I. A BRIEF HISTORY OF THE COAL WAR
The Colorado Coal Field War was a strike in the Southern Coal Fields of Colorado led by the United Mine Workers Of America
. It lasted 14 months, fromSeptember 1913 until November 1914. 10,000-12,000 miners struck, and, as wascommon practice at the time, were evicted from their company housing. They set up tentcolonies at about twelve locations the length of the strike zone. Within months theColorado National Guard was called out, theoretically to maintain order, but for a number of reasons, it became hopelessly compromised and degenerated into a heavily armedstrikebreaking force. The situation climaxed on April 20th 1914, when shooting broke outat the largest striker colony at Ludlow. The National Guard fired on the colony withmachine guns and rifle fire. The armed miners fought back for as long as possible, whileothers sought shelter wherever they could, including pits dug beneath their tents.Outnumbered and outgunned the strikers held the National Guard off for most of the day.When most of the strikers had fled to relative safety, the Guard moved into the colony,looted it, and burned the tents, not realizing that there were people hiding underneath.Eleven women and children died in a pit beneath one of the tents. The Guard alsocaptured and killed three strikers, including one of the colony leaders Louis Tikas. A totalof about 25 people died in the massacre.For 10 days after Ludlow, bands of strikers fought a series of pitched battlesagainst company mine guards and the National Guard, attacking and burning nearly everymine and company town in the 40 miles from Trinidad to Walsenburg. President Wilsonsent Federal troops to the area to disarm both sides and restore peace. Seven months later the strike finally ended in defeat of the mineworkers.Although it ended in the defeat of the union, the Ludlow Massacre focusednational attention on the conditions in the Colorado coal camps, and on labor conditionsthroughout the US. John D. Rockefeller Jr., the owner of Colorado Fuel & Iron, thelargest company involved in the strike, was singled out and excoriated in the press and ina spectacular series of public hearings before the Commission on Industrial Relations.These hearings did lead to some reforms and improvements in the coal camps andthroughout the US.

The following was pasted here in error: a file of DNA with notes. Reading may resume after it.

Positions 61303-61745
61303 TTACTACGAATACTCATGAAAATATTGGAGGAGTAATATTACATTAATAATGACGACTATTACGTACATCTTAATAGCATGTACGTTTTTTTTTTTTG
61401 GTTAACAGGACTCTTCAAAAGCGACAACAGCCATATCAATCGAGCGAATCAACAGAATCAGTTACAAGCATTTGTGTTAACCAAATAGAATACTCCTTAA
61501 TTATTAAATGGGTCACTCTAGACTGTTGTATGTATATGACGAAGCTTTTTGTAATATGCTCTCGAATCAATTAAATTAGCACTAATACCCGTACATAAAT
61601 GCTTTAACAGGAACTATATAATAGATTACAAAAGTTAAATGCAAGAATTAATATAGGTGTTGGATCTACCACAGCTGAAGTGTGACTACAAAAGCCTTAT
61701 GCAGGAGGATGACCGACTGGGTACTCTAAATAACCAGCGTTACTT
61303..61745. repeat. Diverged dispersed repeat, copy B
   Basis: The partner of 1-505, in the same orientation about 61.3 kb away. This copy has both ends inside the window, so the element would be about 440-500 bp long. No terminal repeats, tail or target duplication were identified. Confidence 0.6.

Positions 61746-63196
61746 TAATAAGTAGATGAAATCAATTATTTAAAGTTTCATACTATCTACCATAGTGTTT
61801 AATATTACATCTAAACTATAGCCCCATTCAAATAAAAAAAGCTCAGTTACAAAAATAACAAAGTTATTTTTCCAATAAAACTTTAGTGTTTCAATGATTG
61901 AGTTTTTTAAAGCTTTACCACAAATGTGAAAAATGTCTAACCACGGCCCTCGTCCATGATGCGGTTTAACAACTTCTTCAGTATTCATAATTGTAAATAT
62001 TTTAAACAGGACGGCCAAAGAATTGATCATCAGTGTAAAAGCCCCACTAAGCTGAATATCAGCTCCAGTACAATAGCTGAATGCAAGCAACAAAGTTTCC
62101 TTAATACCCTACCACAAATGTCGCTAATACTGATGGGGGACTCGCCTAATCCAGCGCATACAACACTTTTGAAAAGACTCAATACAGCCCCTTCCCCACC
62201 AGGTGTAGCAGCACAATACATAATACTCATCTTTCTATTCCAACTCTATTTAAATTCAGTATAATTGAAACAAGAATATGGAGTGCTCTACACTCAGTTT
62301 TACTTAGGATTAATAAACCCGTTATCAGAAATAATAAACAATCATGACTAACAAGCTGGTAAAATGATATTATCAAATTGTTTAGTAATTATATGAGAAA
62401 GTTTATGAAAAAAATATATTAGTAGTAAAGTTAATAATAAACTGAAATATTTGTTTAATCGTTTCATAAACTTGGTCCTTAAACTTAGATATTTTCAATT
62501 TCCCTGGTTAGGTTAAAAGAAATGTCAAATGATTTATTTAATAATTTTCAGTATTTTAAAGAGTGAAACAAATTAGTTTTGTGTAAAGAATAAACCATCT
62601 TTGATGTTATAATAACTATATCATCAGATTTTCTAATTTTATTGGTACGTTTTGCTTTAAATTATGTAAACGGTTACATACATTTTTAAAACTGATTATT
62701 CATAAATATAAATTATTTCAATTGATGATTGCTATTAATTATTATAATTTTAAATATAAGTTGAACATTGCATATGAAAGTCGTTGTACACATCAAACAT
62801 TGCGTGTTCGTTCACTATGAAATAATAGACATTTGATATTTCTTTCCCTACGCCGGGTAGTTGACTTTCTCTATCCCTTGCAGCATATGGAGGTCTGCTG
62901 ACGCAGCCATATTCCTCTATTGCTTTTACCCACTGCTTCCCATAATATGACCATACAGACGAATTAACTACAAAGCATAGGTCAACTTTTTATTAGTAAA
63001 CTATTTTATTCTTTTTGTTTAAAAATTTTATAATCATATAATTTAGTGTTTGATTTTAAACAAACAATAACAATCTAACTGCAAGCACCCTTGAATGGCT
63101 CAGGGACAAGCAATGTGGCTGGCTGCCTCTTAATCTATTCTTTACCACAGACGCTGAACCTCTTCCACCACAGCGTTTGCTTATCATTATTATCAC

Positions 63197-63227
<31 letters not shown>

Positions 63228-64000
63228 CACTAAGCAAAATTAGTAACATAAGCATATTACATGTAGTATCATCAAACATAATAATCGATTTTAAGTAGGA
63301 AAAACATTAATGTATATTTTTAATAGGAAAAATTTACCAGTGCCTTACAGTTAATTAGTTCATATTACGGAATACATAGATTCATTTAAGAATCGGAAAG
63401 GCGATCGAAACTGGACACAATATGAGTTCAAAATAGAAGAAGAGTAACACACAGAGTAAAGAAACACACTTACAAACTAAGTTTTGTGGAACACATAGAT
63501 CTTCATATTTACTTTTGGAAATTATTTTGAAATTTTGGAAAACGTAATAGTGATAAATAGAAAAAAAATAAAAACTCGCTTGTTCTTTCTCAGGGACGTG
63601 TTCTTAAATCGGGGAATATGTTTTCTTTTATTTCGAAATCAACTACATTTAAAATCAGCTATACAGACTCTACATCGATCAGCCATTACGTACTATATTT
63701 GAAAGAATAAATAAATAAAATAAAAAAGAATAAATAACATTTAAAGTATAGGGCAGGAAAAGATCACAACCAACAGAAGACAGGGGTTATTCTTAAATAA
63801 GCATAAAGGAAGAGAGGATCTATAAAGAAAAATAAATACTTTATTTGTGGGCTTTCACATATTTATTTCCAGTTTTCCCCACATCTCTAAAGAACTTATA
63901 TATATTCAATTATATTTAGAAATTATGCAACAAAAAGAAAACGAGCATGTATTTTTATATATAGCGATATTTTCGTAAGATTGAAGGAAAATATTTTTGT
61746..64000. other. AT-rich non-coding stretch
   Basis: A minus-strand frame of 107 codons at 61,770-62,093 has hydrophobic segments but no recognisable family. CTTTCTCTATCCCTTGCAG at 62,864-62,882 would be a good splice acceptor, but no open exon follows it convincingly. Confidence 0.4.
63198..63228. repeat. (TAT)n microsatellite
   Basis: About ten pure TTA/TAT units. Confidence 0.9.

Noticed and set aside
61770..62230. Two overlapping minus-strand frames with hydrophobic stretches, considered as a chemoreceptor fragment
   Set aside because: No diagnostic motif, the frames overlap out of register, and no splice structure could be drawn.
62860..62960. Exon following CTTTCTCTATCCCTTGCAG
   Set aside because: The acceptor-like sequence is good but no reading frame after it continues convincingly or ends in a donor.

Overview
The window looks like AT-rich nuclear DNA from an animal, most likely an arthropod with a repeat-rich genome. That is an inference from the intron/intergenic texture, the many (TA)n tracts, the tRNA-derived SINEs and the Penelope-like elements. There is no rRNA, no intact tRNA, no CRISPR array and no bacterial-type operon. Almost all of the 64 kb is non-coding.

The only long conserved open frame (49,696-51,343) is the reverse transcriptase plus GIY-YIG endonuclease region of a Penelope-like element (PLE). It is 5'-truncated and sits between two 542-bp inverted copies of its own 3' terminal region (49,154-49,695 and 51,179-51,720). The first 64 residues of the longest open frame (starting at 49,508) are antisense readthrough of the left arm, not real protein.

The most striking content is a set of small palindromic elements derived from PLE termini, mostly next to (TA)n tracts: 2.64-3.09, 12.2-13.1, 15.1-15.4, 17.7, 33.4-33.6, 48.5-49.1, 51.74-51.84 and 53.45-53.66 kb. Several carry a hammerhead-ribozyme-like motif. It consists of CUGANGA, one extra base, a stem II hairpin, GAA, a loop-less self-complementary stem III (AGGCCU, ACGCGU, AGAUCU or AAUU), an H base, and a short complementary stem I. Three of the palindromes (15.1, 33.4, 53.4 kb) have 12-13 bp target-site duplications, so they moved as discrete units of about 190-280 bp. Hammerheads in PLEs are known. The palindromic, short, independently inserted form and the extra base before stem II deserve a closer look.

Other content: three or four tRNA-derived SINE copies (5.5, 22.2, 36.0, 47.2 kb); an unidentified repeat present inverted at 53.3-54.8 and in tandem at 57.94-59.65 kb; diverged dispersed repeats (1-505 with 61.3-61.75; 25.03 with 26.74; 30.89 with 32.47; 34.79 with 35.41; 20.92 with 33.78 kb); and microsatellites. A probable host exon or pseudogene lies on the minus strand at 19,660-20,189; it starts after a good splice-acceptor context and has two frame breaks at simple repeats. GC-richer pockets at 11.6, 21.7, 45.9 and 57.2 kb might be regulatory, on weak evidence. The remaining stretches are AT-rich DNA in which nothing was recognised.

II. THE COAL WAR PROJECT
The Colorado Coal Field War Archaeology Project is a joint effort between DeanSaitta (University of Denver), Philip Duke (Fort Lewis College), and Randall McGuire(SUNY-Binghamton). We are investigating sites from the 1913-14 coal strike in order to(a) understand how conditions in the coal camps led to the strike and how the strikechanged those conditions, (b) raise public awareness of the Coal War and the LudlowMassacre (Saitta, McGuire and Duke 1999; Walker 1999). This project is funded by theColorado Historical Society, State Historic Fund.
The following discussion of the Coal War draws primarily on Beshoar (1957) Foner (1980), Gitelman(1988), Long (1985, 1989) McGovern and Guttridge (1972), Papanikolas (1982), Reed (1955), andScamehorn (1990).